I'm troubleshooting my alternator and believe I have traced the issue to bad diodes on the diode plate. Here is the schematic of my alternator

enter image description here

So I've a couple of questions I don't understand.

What is the purpose of the three left diodes? Just for better protection against current flowing the wrong direction? I see the 3 stator wire outputs only go through one diode for each phase.

Secondly, this alternator has 4 posts in the back, as well as a 4 pin connector. In the schematic, N,F,E are on the connector. B is the output post. One pin on the connector is not used. So there are three posts not in use. I'm not sure this schematic matches exactly how the alternator is wired. here is a picture of the actual alternator:

enter image description here

The diode plate is actually two separate plates. The stators output to one set of diodes on the left. Then there are jumper wires over to the right plate that go through the other three diodes. All those diodes are failed as far as I can tell, and that plate has B+ on it.

Edit: added picture of diode plate. It Looks like you can buy diodes that look similar to these. I'm not sure I can remove mine? The spread pressed in?

enter image description here

My questions are:

  1. Am i misreading the schematic and it actually represents the real alternator? I just don't get what those left diodes are in the schematic.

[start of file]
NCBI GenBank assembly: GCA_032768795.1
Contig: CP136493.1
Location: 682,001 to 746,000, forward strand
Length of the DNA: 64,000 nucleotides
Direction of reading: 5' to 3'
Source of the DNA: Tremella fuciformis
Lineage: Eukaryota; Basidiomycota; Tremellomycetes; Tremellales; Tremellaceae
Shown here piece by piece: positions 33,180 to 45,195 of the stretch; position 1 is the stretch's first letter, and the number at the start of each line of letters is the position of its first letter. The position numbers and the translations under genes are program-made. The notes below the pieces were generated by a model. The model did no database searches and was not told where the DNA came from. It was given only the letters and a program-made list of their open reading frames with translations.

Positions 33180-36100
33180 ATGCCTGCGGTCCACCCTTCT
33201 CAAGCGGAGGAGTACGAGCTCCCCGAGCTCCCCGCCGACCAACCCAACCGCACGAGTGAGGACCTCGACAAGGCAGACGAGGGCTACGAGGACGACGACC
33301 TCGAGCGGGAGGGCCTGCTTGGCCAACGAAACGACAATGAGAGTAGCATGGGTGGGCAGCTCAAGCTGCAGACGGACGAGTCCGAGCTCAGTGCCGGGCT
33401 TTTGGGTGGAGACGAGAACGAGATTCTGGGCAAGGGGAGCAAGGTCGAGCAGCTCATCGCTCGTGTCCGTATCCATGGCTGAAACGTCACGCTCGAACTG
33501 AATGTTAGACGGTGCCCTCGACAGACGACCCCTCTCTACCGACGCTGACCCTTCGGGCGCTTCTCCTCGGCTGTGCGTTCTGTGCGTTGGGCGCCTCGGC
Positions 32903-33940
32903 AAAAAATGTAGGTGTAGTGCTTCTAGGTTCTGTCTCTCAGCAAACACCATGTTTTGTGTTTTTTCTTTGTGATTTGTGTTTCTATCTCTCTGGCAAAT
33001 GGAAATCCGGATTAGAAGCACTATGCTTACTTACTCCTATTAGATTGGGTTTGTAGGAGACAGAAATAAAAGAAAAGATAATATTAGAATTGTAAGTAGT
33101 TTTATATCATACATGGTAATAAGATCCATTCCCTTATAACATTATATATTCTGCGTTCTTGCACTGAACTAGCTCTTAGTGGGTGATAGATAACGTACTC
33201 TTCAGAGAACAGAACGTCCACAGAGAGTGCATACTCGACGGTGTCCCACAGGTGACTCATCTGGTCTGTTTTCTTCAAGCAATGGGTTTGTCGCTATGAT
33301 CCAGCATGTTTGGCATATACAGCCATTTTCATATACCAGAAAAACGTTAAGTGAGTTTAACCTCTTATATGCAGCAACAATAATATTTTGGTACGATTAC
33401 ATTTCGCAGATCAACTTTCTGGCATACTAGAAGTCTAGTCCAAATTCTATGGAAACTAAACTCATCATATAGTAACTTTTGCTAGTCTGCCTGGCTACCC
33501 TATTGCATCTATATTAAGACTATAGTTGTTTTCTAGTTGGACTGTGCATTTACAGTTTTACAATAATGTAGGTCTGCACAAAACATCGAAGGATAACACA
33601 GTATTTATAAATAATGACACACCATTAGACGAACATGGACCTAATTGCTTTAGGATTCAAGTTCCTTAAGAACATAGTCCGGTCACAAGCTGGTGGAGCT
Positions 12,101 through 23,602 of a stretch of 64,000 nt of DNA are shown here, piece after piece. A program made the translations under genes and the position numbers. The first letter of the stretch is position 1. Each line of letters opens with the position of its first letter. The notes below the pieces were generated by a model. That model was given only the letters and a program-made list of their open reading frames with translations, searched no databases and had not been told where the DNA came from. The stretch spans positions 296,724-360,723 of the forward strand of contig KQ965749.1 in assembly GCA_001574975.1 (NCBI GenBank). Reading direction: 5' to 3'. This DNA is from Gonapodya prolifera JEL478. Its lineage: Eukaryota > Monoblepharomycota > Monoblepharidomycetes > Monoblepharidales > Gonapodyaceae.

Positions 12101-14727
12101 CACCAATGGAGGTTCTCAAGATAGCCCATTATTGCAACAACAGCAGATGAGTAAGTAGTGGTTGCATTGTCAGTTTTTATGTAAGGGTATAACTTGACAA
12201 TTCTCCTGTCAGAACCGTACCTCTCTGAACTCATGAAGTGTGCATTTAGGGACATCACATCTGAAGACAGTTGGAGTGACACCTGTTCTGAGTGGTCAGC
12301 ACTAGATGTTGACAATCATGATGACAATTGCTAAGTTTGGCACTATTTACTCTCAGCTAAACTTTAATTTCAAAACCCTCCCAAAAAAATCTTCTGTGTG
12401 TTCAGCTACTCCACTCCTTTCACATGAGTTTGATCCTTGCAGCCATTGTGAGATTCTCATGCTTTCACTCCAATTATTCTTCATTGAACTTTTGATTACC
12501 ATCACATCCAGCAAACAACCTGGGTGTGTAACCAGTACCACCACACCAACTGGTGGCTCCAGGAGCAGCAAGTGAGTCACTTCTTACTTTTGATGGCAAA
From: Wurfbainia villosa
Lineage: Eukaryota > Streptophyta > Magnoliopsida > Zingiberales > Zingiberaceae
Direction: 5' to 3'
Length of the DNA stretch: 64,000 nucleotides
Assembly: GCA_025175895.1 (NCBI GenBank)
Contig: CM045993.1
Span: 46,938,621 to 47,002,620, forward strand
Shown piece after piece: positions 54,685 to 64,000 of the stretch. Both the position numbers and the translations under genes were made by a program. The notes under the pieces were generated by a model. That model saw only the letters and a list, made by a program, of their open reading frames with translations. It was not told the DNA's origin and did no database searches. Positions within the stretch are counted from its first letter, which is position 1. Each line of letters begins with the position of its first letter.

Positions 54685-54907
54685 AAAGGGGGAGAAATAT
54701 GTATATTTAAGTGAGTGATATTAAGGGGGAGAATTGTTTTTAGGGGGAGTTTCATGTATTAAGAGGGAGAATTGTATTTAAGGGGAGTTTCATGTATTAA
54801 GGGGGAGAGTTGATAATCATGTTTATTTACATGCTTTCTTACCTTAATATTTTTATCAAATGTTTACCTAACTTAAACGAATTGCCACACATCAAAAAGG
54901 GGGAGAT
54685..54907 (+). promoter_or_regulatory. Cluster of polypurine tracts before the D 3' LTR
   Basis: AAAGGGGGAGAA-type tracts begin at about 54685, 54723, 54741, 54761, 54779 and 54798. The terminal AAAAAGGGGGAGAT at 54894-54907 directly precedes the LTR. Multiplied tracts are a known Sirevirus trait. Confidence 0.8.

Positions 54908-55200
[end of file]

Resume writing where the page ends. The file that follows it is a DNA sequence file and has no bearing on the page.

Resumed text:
2. Looking at the real alternator, it appears the stator outputs are wired in parallel to diodes, one per output plate.

  3. I'm thinking instead of using the current B+ post which has no output due to bad diodes, I can just move the wire that currently connects to B+ over to a post on the left plate. Not sure if that is a good idea or what might the ramifications be?


  • Welcome to the site. Great first question! Commented May 21, 2017 at 1:17
  • 1
    @mikew .Welcome .If you bypass the " Bad " diodes you will smoke the stator winding .I think you should just replace the bad diodes.
    – Autistic
    Commented May 21, 2017 at 4:10

5 Answers 5


There are 2 ways a diode can fail, open or short. If the diode shorts you will drain your battery when the engine is off. If the diode goes open you will only lose some output and it won't be necessary to do anything.

If only one diode shorts, you can cut it and it's pair out and still get 2/3's output. If two different winding diodes fail, it's a lost cause. You alternator has three windings. There are a pair of diodes on each winding, one up, one down, so you get clipped dc output on both halves of the sine wave that winding puts out. Really, in your case, find someone who does complete rebuild on alternators. One that old should be rewound, get new brushes, bearings and a new regulator. Or get a rebuilt already with a shell that fits your application.


The alternator produces AC voltage that needs to be changed to DC. So, each phase or winding is constantly changing from negative to positive as the rotor spins. If we want to charge a battery, we need to catch all the positive pulses and send them to the B+ post, this is done by the 3 diodes on the right. We also need to catch all the negative pulses and send them to ground, that's handled by the diodes on the left.